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Words Of Life Or Death
“But I tell you that everyone will have to give account on the day of judgment for every empty word they have spoken” (Matthew 12:36 NIV)
You can turn on the tv news any day at any time to see that things are not peaceful. People have strong opinions on political, social environmental, and other issues. A variety of opinions and perspectives can help form a good decision. However, we all tend to wear blinders and have a very limited field of view on certain issues. This hinders our perspective and therefore our ability to see issues from all sides.
To see all sides, I belong to many Christian-based groups on Facebook. Current issues (social and political) are often a frequent topic of conversation. As Christians we have a calling to be advocates for social justice – to hear the call of the needy. We are also called to encourage and build up each other (Ephesians 4:29, 1 Thessalonians 5:11, Romans 14:19).
In recent years I have noticed a progressively divisive tone of discourse in these Facebook groups. I have seen name calling, slander, bullying, and vulgar language to advance their agenda or argument. This is appalling and is evidence that the Fruit of the Spirit (Galatians 5:22-23) is absent. This is particularly troubling when these comments are coming from clergy, elders, deacons, and other church leaders who are held to a higher standard (James 3:1). Yes, our words matter because, “The tongue has the power of life and death” (Proverbs 18:21). Our words need to be consistently, not periodically, uplifting to the Body of the Christ. James 3:11 addresses this issue by asking, “Can both fresh water and salt water flow from the same spring?” Matthew 12:34 tells us that negative words are evidence of an unhealthy heart. “For the mouth speaks what the heart is full of.” In the book Battlefield of the Mind, Joyce Meyer writes, “Judgment and criticism are fruit of a deeper problem – pride.”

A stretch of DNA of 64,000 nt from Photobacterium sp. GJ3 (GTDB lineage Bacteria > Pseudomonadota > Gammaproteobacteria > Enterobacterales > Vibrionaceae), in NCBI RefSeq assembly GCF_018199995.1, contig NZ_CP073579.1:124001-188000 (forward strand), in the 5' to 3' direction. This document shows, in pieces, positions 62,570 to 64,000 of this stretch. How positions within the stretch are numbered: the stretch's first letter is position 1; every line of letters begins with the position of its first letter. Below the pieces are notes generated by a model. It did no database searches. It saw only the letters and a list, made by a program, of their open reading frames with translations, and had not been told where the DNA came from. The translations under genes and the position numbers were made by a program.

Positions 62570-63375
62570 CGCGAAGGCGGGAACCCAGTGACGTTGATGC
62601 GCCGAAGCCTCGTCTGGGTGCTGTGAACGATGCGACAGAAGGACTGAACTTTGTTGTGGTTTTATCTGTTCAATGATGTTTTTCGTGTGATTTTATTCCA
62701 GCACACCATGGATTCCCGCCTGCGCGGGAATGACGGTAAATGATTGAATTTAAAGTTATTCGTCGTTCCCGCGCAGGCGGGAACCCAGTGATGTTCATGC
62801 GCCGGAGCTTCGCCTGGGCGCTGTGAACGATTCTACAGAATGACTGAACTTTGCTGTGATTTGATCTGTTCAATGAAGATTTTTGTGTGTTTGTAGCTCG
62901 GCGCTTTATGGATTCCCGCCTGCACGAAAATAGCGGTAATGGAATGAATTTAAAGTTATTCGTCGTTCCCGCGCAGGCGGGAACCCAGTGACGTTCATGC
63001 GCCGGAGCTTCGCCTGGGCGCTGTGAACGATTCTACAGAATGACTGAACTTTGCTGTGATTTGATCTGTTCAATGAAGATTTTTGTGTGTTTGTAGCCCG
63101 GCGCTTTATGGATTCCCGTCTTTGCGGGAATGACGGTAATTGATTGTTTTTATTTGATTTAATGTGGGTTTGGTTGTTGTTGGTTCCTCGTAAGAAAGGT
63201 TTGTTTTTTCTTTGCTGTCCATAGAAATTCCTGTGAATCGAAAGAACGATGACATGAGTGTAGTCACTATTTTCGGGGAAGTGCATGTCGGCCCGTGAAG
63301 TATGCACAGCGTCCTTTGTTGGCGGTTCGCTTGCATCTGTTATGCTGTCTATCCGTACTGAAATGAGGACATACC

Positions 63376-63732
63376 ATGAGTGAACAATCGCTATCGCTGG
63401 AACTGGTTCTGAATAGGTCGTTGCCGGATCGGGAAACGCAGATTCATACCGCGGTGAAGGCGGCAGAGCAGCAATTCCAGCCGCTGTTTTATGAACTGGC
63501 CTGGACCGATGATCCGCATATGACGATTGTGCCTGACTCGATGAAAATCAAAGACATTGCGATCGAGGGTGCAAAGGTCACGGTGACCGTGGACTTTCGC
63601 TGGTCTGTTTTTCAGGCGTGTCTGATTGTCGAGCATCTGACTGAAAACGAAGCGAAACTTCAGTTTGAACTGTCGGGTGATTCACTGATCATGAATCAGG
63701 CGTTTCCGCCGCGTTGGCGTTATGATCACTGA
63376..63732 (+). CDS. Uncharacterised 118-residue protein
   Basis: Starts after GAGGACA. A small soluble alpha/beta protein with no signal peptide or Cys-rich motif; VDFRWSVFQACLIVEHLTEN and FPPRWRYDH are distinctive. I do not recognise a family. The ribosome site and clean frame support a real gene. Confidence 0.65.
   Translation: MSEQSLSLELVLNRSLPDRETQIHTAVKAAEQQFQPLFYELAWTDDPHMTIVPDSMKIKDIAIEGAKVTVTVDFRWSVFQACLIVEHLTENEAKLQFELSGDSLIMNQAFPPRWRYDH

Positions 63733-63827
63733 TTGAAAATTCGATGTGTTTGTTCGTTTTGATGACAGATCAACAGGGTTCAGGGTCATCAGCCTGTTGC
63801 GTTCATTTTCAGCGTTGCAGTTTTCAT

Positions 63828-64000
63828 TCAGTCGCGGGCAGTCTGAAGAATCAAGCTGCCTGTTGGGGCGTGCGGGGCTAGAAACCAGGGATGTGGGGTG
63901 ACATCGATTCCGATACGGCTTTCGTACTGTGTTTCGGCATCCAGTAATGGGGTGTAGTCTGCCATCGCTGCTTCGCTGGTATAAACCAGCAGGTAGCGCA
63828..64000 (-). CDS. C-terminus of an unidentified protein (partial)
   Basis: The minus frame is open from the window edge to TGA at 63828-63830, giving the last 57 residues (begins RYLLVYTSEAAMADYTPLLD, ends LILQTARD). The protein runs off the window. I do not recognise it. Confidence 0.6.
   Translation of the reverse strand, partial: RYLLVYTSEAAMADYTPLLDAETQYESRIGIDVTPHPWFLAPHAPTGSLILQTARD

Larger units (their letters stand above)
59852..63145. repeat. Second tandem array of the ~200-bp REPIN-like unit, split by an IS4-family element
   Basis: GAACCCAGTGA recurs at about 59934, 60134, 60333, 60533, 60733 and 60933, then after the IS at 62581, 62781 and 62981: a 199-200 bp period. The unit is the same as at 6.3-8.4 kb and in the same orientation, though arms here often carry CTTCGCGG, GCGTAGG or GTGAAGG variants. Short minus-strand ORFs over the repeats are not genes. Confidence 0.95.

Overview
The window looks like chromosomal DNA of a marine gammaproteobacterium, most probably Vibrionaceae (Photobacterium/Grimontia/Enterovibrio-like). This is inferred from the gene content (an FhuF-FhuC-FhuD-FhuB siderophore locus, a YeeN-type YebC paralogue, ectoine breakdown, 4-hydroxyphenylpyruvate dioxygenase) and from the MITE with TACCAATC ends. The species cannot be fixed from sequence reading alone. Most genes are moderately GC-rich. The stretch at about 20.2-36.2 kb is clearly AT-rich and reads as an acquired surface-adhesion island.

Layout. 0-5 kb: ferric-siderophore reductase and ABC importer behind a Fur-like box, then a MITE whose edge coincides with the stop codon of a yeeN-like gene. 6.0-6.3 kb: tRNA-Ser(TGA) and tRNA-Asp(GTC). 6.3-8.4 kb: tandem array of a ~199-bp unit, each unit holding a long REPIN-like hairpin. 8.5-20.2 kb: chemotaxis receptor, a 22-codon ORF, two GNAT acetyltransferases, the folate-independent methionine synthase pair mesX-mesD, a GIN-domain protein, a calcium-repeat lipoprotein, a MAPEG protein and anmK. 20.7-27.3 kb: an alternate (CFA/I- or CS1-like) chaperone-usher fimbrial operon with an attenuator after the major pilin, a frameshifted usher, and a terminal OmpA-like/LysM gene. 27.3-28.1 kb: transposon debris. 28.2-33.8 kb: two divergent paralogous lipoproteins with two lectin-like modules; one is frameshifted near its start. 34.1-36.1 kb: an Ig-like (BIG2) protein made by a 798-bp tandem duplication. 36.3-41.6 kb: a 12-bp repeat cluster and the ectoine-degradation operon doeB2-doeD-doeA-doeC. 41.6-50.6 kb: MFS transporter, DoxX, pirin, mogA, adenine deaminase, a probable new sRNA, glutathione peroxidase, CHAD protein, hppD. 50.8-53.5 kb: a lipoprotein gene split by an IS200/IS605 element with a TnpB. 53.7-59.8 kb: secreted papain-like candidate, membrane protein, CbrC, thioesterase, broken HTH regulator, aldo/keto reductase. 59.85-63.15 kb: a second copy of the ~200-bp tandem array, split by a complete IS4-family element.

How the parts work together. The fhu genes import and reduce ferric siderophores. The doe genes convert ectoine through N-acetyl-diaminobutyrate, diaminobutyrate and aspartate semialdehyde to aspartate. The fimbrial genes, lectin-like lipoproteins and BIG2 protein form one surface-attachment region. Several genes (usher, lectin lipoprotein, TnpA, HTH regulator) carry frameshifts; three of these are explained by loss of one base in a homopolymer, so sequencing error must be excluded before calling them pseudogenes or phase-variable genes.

It seems that people get more easily agitated and are more likely to make offensive comments on social media rather than in person. The website Inc. posted an interesting article You Should Never, Ever Argue With Anyone On Facebook, According to Science. According to the article there is a simple reason why this happens. “We respond very differently to what people write than to what they say–even if those things are exactly the same. That’s the result of a fascinating new experiment by UC Berkeley and University of Chicago researchers. In the study, 300 subjects read, watched video of, or listened to arguments about such hot-button topics as war, abortion, and country or rap music. Afterward, subjects were interviewed about their reactions to the opinions with which they disagreed.”
“Their general response was probably very familiar to anyone who’s ever discussed politics: a broad belief that people who don’t agree with you are either too stupid or too uncaring to know better. But there was a distinct difference between those who had watched or listened to someone speak the words out loud and those who had read the identical words as text. Those who had listened or watched someone say the words were less likely to dismiss the speaker as uninformed or heartless than they were if they were just reading the commenter’s words.”
I understand how this happens, but I do not condone it. Fortunately, by the grace of the Holy Spirit I have been able to control my urges to engage in this behavior on social media. As church leaders, we need to set the example of proper Christian conversation, particularly outside the church building. Matthew 12:36 reads, “But I tell you that everyone will have to give account on the day of judgment for every empty word they have spoken.”
Prayer: Dear God, Please remove our fleshly desires of pride, and replace the void with love, joy, peace, forbearance, kindness, goodness, faithfulness, gentleness and self-control.
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